Proverbs 31:1 – 9
1The words of King Lemuel, the utterance which his mother taught him:
2 What, my son? And what, son of my womb? And what, son of my vows? 3 Do not give your strength to women,
Nor your ways to that which destroys kings. 4 It is not for kings, O Lemuel, It is not for kings to drink wine, Nor for princes intoxicating drink; 5 Lest they drink and forget the law, And pervert the justice of all the afflicted. 6 Give strong drink to him who is perishing, And wine to those who are bitter of heart. 7 Let him drink and forget his poverty, And remember his misery no more. 8 Open your mouth for the speechless, In the cause of all who are appointed to die. 9 Open your mouth, judge righteously, And plead the cause of the poor and needy.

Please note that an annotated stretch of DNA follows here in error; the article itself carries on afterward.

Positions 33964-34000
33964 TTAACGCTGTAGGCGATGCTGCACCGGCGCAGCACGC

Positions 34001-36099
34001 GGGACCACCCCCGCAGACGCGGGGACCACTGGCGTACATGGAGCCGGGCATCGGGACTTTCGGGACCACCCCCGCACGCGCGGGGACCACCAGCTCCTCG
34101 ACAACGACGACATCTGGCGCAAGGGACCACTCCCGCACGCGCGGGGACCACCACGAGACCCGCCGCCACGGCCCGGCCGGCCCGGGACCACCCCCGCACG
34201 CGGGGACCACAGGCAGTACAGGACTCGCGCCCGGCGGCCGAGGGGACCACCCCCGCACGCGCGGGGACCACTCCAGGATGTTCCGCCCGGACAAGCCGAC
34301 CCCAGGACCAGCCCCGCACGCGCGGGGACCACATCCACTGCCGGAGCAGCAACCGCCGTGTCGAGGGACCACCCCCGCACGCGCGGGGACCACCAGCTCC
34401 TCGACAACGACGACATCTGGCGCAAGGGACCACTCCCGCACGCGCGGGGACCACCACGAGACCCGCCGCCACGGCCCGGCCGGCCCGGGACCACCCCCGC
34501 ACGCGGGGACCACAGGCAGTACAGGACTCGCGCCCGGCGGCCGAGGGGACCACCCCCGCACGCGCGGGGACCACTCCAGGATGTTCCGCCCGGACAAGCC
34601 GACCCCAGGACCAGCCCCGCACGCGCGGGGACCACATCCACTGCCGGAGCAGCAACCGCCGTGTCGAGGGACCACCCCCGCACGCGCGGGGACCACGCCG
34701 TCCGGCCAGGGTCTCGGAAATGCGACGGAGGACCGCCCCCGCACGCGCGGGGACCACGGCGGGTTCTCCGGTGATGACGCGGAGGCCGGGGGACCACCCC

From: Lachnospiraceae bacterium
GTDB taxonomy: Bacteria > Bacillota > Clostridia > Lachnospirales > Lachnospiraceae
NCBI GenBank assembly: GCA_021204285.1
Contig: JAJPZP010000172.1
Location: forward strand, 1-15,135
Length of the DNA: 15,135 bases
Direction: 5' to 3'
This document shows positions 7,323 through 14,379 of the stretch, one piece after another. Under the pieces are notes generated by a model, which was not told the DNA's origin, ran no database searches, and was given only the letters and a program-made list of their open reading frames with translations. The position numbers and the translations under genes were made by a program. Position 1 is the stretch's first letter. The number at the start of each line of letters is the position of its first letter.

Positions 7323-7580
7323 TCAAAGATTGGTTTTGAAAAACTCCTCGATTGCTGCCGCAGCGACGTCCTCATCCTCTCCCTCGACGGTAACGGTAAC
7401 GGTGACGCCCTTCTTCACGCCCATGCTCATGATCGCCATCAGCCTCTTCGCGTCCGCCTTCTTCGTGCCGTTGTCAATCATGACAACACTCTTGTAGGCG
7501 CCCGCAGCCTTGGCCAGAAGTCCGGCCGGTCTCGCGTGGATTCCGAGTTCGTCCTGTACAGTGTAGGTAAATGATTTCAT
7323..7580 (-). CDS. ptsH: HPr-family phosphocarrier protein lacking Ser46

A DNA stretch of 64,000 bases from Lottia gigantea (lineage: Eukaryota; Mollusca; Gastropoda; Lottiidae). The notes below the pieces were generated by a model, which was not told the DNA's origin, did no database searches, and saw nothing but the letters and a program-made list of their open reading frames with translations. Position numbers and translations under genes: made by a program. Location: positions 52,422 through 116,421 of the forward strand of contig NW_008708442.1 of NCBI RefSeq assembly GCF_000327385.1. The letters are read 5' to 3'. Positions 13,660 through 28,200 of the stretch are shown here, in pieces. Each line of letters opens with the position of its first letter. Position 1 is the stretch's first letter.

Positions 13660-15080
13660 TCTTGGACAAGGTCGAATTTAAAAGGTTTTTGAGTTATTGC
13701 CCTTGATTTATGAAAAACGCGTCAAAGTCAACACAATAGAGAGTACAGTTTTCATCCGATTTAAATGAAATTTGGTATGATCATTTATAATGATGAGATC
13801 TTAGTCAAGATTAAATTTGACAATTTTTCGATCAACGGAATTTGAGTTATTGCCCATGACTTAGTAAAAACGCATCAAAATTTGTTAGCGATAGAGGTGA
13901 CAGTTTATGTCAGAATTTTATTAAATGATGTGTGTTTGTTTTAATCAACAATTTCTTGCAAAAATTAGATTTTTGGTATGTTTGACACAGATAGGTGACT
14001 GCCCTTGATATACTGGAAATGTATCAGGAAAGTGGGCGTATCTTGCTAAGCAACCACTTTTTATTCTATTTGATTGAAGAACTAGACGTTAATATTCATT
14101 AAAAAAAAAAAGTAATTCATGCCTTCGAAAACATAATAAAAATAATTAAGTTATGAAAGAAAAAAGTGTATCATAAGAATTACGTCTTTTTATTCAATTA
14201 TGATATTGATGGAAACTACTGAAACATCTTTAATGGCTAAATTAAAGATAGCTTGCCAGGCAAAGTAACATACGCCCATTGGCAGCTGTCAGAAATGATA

Proverbs moves from Solomon to Agur to King Lemuel’s mother finally in this chapter. In the first three verses, she sets up the chapter by asking the king what he knows. Is his wisdom strong? Is his heart pure? She then begins her instruction, telling him not to chase women and give his time and energy to their pursuit, especially for sexual sin. He also warns Lemuel to look out for destructive traps. She moves on to tell him that wine and intoxicating drink are not meant for kings and princes. Alcohol gets in the way of good decisions and justice. Leave wine and intoxicants for the dying and the broken. They can get relief from their misery. The lesson here is that one who aspires to do great things, one who has ambition, should abstain from alcohol and keep their minds clear and sharp for the journey. Those who are dying may be made comfortable by medications to lessen their misery, but the healthy and whole should abstain. She then assigns Lemuel the task of speaking for the voiceless and helpless, pleading the case of the innocent, poor, and needy. Those in authority should represent not just the successful, but also the struggling.